Eden Prairie elementary school boundaries won't be redrawn to balance racial makeup, school board decides.
Eden Prairie school board members have reversed a decision to redraw the district's elementary school boundaries to better balance racial diversity, in large part because of a U.S. Supreme Court ruling in June.
The school board vote on Wednesday cancels out a decision the board made last spring to pursue boundary changes because nonwhite enrollment at Eden Prairie's elementary schools varies from 19 percent at Prairie View Elementary to 42 percent at Forest Hills Elementary.
Nonwhite enrollment at the district's other two traditional elementary schools, Cedar Ridge and Eden Lake, is 25 and 27 percent, respectively. And Eagle Heights Spanish immersion school's minority enrollment is about 16 percent, according to the state Department of Education.
The U.S. Supreme Court ruled in June in cases out of Seattle and Louisville that race cannot be used as an explicit factor in determining student assignments.
"Instead of moving kids and families around, we need to support kids where they are," school board chairwoman Carol Bomben said. "It's a better focus than boundary adjustments."
Last spring, the district considered restructuring its elementary schools which now serve grades K-4, to serve grades K-6. That would have eliminated the district's fifth- and sixth-grade intermediate school, which would have become a K-6 school and the home of the district's fast-growing Spanish immersion program. The changeover also would have given the district an opportunity for racial balance in its elementary schools.
But after some district residents criticized the proposal, the school board decided to maintain the intermediate school for fifth and sixth grades and instead deal with the racial balance issue by redrawing elementary boundaries.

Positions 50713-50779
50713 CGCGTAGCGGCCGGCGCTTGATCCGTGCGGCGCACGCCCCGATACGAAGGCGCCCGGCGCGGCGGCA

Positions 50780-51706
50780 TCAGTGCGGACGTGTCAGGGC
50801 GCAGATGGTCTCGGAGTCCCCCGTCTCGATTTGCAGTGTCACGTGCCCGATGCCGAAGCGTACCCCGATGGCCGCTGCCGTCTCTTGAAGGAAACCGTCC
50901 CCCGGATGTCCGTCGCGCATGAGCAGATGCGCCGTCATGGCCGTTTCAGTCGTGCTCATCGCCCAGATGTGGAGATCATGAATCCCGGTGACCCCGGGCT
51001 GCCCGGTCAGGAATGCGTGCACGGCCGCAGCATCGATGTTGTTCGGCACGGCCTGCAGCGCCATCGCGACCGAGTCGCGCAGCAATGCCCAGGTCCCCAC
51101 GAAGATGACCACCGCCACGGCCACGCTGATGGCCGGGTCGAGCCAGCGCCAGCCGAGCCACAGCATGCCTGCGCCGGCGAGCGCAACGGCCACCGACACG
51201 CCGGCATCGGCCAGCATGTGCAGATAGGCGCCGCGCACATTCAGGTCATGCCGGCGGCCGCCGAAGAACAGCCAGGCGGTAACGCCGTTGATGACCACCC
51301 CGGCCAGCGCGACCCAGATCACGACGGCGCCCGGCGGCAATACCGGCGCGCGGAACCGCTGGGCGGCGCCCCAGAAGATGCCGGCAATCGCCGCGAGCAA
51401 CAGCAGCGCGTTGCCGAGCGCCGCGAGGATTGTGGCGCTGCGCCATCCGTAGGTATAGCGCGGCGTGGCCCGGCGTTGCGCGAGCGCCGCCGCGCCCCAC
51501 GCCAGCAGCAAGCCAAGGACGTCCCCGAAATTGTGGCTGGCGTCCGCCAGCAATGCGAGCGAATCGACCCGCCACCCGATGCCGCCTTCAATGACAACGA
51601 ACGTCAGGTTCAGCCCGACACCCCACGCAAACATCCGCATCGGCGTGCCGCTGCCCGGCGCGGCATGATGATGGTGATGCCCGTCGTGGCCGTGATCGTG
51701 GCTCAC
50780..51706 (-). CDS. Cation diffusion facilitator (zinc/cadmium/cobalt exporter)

Following Wednesday's vote, the district said it will redraw elementary boundaries to deal with inequities in enrollment based on schools' capacity rather than race.
"It probably won't be as large as what we were looking at," Bomben said of the reassignments that will occur.
She said the district will develop a plan for Forest Hills to address the needs of low-income and minority students as well as those who speak English as a second language.
The district expects to convene a committee of transportation staff, administrators and parents in December or early January to help develop a boundary plan.
District officials' decision to redraw boundaries last spring was in part based on concerns about Forest Hills making the state's list of "racially identifiable" schools. The state doesn't force districts to redraw boundaries, but it does monitor schools that make the list.
"I don't think the state could understand what's going on at Forest Hills," said Amy Konkoly, who has children in kindergarten and third grade at Forest Hills. "There are amazing teachers at Forest Hills who can meet the needs of the students."
She said Forest Hills' diverse makeup is a positive attribute and not something that needs to be fixed or balanced.
"I'm invested in Forest Hills," Konkoly said. "As a parent, you make connections and it's difficult to imagine losing that.
Patrice Relerford 612-673-4395